Am I missing something but will working one day per week ( out of 5 normally ) satisfy the 20% of usual hours for the month requirement , if we have to compute the usual hours for the month as instructed in the CJRS ?

That is say work every Wednesday (4th) from 1.11.20 at 7.5 hours , total 30 for the month of claim.

Usual hours for the month are 161 , so not 20% .

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It should be at least 20% of your usual hours.

I think you maybe mixing up two different calculations

Per the guidance issued to date, normal hours from 1-30 November will be 161, and as OP has stated, worked hours will only be 30 in that period. This would appear to fall short of the requirement according to the current guidance. If the normal hours were calculated from 3 November (first working day under the arrangement), the criteria would be satisfied, but whether that's correct I'm not sure.

This is the calendar problem of spreading work hours evenly

But ZERO sympathy if people try to go for exact minimum.

OP going for an exact % not best solution. Always build in a margin for error

Hi . There is no intention of only going for a minimum...........I am just pointing out that the 1 day per week intimated in the example by the Chancellor may not satisfy the 20% rule. Just not wanting to tell clients 1 day per week is OK , when it might not be.

You see it may be rejected if and when we are asked to input usual hours for the month and hours worked. If the latter is less than 20% of the usual hours , the claims portal may not let you proceed . That's the issue

Yes

See my 14.33 post below

I agree with you. 2 different calculations.

The first calculation to do is hours worked ( 20% of contracted hours for fixed contract in march then compare to September bla bla bla)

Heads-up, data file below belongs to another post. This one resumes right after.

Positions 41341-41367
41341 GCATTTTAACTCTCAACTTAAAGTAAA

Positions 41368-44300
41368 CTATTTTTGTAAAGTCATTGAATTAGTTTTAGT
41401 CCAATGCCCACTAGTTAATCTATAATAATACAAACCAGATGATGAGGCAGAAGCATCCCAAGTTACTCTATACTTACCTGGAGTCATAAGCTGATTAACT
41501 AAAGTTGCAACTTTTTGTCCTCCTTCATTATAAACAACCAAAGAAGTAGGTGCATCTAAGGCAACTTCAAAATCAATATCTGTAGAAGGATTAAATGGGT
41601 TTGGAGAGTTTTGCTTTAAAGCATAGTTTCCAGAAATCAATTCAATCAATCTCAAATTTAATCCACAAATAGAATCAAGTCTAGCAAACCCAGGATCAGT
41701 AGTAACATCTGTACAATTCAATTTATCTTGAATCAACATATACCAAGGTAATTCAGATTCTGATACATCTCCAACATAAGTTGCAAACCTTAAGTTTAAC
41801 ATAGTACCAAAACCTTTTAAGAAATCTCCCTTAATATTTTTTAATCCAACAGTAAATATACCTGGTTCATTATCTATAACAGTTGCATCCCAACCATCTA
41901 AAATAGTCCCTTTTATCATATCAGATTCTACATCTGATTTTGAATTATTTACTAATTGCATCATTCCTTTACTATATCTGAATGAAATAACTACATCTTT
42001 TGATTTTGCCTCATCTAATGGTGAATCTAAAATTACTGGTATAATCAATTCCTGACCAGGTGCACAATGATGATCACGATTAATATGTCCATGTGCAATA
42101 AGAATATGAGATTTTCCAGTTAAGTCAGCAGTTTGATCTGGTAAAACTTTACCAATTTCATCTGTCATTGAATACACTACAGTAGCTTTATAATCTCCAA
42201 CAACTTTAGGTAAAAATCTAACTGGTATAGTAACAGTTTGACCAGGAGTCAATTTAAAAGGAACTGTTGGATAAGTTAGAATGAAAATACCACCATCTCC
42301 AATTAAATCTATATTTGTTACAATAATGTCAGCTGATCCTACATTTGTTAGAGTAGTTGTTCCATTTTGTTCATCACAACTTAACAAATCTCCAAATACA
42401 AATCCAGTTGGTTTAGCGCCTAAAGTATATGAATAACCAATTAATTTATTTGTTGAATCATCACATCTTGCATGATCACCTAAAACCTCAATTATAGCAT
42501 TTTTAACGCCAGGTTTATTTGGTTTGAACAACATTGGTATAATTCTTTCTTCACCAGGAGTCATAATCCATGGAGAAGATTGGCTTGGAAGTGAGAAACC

The second calculation is the pay for hours not worked. The usual hours only comes in the calculation of pay for hours not worked ( and not hours worked)

The 3rd ( and final calculation) is the claim itself.

So, is there no leniency for employers who pay weekly? I get that claims have to be made monthly, which is a bit of a nuisance for weeks spanning calendar months, which all will do, but for weekly employees, so long as they work each week 20% of their usual hours is that not OK?

We've a guy on a payroll who can't work a full week due to restrictions about going into people's houses. He usually worked 5 days Monday to Friday, but can now manage one day a week. Is that not OK? It's 20% of his usual weekly hours.

Give him some admin to do for at least 4 hours a month, based on Op figures

A weekly paid employee can be assessed weekly - surely. It was an "example" that first came out of HMRC on September 23rd. And I have done an example on a spreadsheet using an HMRC example. Weekly paid. Weekly assessed. Monthly claim

Yes, I would agree. Many employees are paid on a weekly basis, the hospitality industry which is a big one, and many retail workers. I've been basing my calculations on, so long as an employee works at least 8 hours if he/she normally works 40 hours a week, then JSS can be claimed for the remaining 2/3 of the 32 hours not worked.

Realistically, people are going to be working a reduced number of days per week.

If one day per week does not satisfy the 20% requirement then I give up with these stupid schemes.

Surely we are not going to be recommending working 2 days per week 'just to be sure' we meet the 20% rule?

I agree, Tom. That's the problem with shoehorning weekly and fotnitly paid employees into a monthly system.

Rishi says 20% is enough. If you spread that over a three month agreement, one day out of a (5 day, Mon-Fri) week will be grand.

But if you do it month by month, it won't. Or, at least, it won't for two months out of three.

If you want to cut it so fine, it might be worth sticking an extra half hour onto each working day.

If the fella works Wednesdays in November, normal day 8 hours, his normal hours would be 168. 20% of that is 33.6.

4 days at 8 hours a day is 32.

4 days at 8½ hours a day is 34.

It'd be a shame to lose a substantial wedge for the sake of 96 minutes work.

Unless ........ we get some proper, definitive guidance.

I'm not holding my breath.

Like all these "schemes" the examples are based on the "straightforward". Mr Sunak would not have a clue what you are talking about if you asked fo his help. This comes back to "doing your best" & being able to "justify it". This scheme starts next week and one is supposed to have it all in agreement and writing by Monday. Get real. The initial advice says that what to put in the letter will be forthcomimg (Friday night I expect) & the scheme starts 48 hours later.